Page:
How are glass beads made?

Glass rods are heated over the flame of a gas torch until the glass is molten. Once the glass is heated sufficiently, it is then applied to a stainless steel mandrel (rod) which has been coated in bead release and is kept constantly in motion in and around the flame. After shaping and adding the desired embellishments, the bead is held out further in the flame to cool slightly before placing it in a digitally controlled kiln for the annealing process. Art Glass beads should be annealed to reduce any stresses that have built up in the glass during the flame working process. Annealing will ensure the bead has strength and durability for long lasting enjoyment by its owner. After the beads are kiln annealed, the bead holes are cleaned out of residual bead release (this is important as the clay based, bead release dust can be a health hazard) before being sold or used in Jewellery. As each bead is individually handmade it is normal for there to be slight variations.

How long have you been beadmaking and who taught you?

I started making beads in March 2005. I bought a basic Hothead torch kit at the time and a very good book called "Passing the Flame" by Corina Tettinger. I taught myself to make beads from that book. It wasn't until about September 2005 that I saw someone else make a bead whilst I was visiting Houston in the US. I have since taken classes with Peter Minson and Bernard Stonor (Australia) and Corina Tettinger and Loren Stump (US) which helped refine my knowledge and taught me new techniques.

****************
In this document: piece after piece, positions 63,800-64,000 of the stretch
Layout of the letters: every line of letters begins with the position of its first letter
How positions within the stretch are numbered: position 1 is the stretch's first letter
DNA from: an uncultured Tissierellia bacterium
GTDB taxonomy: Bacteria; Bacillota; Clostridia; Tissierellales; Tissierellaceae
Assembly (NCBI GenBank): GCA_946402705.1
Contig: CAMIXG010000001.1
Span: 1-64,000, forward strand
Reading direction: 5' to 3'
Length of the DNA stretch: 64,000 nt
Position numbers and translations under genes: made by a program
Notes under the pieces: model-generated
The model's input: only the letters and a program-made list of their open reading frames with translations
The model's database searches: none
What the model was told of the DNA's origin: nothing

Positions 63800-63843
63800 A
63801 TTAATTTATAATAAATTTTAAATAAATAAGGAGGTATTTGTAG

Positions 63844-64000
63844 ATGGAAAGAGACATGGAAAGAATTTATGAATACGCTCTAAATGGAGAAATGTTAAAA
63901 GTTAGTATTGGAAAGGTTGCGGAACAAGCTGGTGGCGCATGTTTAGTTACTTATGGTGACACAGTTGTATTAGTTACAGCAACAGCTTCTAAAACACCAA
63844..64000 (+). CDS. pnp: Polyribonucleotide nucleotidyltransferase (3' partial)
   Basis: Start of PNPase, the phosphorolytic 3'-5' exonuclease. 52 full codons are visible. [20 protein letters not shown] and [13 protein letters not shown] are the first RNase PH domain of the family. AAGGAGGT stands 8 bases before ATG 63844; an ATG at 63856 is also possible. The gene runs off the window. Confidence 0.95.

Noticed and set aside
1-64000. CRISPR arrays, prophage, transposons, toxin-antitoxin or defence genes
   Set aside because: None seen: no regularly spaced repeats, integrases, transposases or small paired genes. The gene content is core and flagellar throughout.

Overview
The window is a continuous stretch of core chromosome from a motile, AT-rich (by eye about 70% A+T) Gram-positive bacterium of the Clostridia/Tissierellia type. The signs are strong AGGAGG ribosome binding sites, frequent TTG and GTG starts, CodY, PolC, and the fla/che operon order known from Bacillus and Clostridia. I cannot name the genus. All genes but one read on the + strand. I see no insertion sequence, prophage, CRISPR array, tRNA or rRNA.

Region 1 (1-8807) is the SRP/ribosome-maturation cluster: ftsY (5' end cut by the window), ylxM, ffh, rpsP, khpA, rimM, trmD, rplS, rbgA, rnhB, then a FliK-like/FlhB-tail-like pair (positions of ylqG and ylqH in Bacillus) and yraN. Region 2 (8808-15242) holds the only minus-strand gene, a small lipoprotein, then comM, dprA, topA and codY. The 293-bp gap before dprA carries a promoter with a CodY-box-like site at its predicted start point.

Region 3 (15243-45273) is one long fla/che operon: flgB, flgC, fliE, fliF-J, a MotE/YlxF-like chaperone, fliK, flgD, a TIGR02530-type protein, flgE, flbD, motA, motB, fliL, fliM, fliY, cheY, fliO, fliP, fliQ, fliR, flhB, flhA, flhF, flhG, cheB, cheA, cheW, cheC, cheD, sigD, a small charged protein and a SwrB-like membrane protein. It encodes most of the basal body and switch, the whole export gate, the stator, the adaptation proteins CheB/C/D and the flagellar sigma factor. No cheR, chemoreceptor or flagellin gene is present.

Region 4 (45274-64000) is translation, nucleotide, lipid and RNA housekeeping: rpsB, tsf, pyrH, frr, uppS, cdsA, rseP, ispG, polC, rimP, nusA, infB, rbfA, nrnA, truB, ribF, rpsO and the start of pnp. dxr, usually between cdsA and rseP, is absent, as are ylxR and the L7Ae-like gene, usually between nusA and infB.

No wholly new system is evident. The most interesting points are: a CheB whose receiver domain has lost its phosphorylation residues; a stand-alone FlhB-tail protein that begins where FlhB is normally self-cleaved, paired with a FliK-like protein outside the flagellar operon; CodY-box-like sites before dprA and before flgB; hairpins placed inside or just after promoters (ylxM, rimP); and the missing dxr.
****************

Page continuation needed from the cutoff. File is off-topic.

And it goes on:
What type of torch do you use?

I am currently using a GTT Phantom which uses oxygen and propane. I still have my previous Nortel Minor burner torch in the cupboard as a backup.

What type of kiln do you use?

I use a digitally controlled kiln called a Woodrow Minifire, which is a front loading kiln. The kiln is used to anneal my beads after they have been made.

What kind of glass do you use?

I predominantly use a soft glass (soda lime glass) with a coefficient of expansion (COE) of 104. I predominantly use Italian glass called Effetre and Vetrofond, but I do use German Lauscha glass and American Double Helix for their beautiful silver glass. It is important when mixing glass brands that the COE is very similar or there can be compatibility problems which can cause cracking in beads.